It is important to note that the presence of a chemical in the body does not necessarily mean a health effect will occur. The health risks associated with a chemical, including fluoride, depend on the hazard (its potential to cause health effects), the dose (the amount of chemical to which you are exposed) and the frequency (how often you are exposed).

Small, detectable amounts of fluoride found in children are similar to the results found for Canadians of all ages and have not been found to pose any risks to people's health at these low levels.

Most Canadians are exposed to fluoride on a daily basis, through the trace amounts that are found in almost all foods and through fluoride that is added to some drinking water supplies to prevent tooth decay.

Fluoride is a natural element that is found in soil, water (both fresh and salt) and in various foods. Fluoride is released into the environment by weathering processes and by volcanic activity. It may also be released by the production of phosphate fertilizers, by aluminum smelting and by chemical manufacturing.

For more information on fluoride, please consult the It's Your Health article on Health Canada's website: http://www.hc-sc.gc.ca/hl-vs/iyh-vsv/environ/fluor-eng.php

5. Data show that triclosan is present in children. What does this mean?

It is important to note that the presence of a chemical in the body does not necessarily mean a health effect will occur. The health risks associated with a chemical, including triclosan, depend on the hazard (its potential to cause health effects), the dose (the amount of chemical to which you are exposed) and the frequency (how often you are exposed).

In March, 2012, the Government of Canada released a preliminary health and environmental assessment of triclosan which concluded that current levels of triclosan in products such as toothpaste, shampoo and soap do not pose a risk to human health and Canadians can continue to safely use these products.

In the assessment, the Government specifically considered exposure of vulnerable populations, including children and pregnant women, also confirming their continued safe use of these products.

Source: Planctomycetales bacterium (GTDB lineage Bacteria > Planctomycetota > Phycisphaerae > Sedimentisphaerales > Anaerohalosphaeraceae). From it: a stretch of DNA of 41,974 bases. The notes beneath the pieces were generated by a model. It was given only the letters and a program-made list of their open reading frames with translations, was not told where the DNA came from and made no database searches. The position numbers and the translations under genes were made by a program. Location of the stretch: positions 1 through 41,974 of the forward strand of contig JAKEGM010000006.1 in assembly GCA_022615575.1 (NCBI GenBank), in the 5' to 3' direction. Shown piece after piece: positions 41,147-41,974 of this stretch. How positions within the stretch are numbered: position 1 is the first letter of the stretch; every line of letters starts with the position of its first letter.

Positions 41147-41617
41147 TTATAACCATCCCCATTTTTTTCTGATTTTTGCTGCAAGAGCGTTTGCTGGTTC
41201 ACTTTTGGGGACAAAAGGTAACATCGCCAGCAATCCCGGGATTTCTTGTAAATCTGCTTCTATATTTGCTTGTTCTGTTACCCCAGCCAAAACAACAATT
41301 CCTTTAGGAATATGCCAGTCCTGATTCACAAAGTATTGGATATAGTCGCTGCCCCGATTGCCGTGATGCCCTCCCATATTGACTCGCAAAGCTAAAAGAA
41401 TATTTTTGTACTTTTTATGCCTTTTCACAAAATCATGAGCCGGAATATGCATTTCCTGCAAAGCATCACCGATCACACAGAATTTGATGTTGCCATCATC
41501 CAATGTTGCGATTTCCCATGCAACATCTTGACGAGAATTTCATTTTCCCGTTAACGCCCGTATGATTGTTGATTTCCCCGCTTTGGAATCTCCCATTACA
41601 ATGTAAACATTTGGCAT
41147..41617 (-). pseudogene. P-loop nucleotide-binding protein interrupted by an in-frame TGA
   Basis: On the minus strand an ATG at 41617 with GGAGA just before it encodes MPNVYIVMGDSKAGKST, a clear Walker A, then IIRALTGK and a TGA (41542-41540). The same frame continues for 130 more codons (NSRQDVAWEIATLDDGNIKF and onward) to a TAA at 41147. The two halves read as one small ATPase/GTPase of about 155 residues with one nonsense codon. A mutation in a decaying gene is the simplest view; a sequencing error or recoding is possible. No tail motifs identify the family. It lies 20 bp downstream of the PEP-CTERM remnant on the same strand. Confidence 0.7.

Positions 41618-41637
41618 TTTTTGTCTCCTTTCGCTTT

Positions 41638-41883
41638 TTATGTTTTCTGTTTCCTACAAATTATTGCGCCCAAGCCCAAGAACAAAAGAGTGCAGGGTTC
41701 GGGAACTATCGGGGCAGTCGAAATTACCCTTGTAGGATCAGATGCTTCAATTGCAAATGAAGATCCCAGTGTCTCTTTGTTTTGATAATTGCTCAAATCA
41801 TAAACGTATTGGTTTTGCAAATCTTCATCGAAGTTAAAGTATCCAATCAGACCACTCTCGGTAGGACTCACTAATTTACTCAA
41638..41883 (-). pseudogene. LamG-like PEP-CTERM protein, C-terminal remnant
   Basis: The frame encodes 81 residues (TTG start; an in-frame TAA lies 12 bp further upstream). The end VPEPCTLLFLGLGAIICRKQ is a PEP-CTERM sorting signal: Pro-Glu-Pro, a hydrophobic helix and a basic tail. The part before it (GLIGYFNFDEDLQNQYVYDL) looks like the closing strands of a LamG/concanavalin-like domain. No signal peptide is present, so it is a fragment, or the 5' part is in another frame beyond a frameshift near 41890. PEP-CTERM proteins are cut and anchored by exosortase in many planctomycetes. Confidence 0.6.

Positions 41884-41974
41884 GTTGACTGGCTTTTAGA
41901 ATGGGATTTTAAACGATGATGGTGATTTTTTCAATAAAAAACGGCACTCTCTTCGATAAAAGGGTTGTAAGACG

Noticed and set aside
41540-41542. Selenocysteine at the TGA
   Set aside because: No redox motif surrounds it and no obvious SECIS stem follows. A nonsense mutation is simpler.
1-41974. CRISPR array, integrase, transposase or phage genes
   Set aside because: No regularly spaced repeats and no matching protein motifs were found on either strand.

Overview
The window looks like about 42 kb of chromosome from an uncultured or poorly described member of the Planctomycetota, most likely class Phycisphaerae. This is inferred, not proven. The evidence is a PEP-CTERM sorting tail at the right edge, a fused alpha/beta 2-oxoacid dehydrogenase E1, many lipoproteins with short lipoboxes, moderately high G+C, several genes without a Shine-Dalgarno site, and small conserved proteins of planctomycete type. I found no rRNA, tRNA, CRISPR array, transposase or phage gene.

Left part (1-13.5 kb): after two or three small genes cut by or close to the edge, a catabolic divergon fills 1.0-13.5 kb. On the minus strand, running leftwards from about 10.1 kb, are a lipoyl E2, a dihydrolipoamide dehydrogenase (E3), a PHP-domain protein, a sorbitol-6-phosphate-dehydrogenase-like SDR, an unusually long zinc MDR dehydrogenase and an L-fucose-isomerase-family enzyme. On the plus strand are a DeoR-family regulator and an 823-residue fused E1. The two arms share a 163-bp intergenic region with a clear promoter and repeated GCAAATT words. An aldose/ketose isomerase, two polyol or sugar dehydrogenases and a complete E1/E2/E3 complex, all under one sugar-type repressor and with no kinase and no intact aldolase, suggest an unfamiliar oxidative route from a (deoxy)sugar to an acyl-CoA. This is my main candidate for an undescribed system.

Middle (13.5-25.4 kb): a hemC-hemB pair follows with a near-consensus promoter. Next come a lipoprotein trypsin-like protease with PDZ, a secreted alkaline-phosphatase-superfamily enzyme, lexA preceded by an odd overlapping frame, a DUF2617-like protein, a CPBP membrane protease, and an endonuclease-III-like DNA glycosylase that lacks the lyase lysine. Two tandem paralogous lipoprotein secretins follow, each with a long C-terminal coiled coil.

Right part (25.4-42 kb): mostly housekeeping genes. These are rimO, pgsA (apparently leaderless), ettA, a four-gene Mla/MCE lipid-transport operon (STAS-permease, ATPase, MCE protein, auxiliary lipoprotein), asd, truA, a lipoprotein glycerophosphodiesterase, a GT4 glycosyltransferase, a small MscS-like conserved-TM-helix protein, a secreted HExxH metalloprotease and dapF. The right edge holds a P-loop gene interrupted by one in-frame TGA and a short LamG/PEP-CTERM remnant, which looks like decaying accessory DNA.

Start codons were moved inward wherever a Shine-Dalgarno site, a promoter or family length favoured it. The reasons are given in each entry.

Additionally, we would expect to see that most Canadians have some level of triclosan in their bodies as a result of the chemical's widespread use. This result is consistent with measurements from the U.S. where over 80% of Americans had detectable levels of triclosan in their urine.

For complete Next link will take you to another Web site information on triclosan, please consult the Chemical Substances website: http://www.chemicalsubstanceschimiques.gc.ca/fact-fait/triclosan-eng.php

6. Data show that lead is present in children. What does this mean?

It is important to note that the presence of a chemical in the body does not necessarily mean a health effect will occur. The health risks associated with a chemical, including lead, depend on the hazard (its potential to cause health effects), the dose (the amount of chemical to which you are exposed) and the frequency (how often you are exposed).

Lead exposure in Canada has decreased substantially since the early 1970s, mainly because leaded gasoline and lead-based paints were phased out and the use of lead solder in food cans was almost completely eliminated. In fact, blood lead levels in Canadians have declined by more than 70% since 1978-79.

Health Canada's Lead Risk Reduction Strategy for Consumer Products has also introduced or tightened lead content limits for:

  • children's jewellery;
  • consumer paints and other surface coatings;
  • applied paints and surface coatings on furniture, toys and other children's articles and on pencils and artists' brushes;
  • glazed ceramic and glass foodware;
  • corded window coverings; and
  • products whose use involves mouth contact, including all toys for children under 3 years of age.

The Government of Canada continues to focus its efforts and resources on further reducing exposure to lead in ways that can make the most difference for the health of Canadians over the long term. For example, we are proposing further lead content limits for other product groups that children are most likely to be exposed to. As part of our Risk Management Strategy for Lead, we are also:

  • strengthening controls on releases of air pollutants from various industrial sectors, which will also provide co-benefit reductions in lead emissions;
  • updating the Soil Quality Guidelines for lead;
  • working with the provinces and territories to revise blood lead guidance for health care providers and public health officials; and
  • updating the Guidelines for Canadian Drinking Water Quality for lead.

For more information on lead, please consult the It's Your Health article on Health Canada's website: http://www.hc-sc.gc.ca/hl-vs/iyh-vsv/environ/lead-plomb-eng.php#he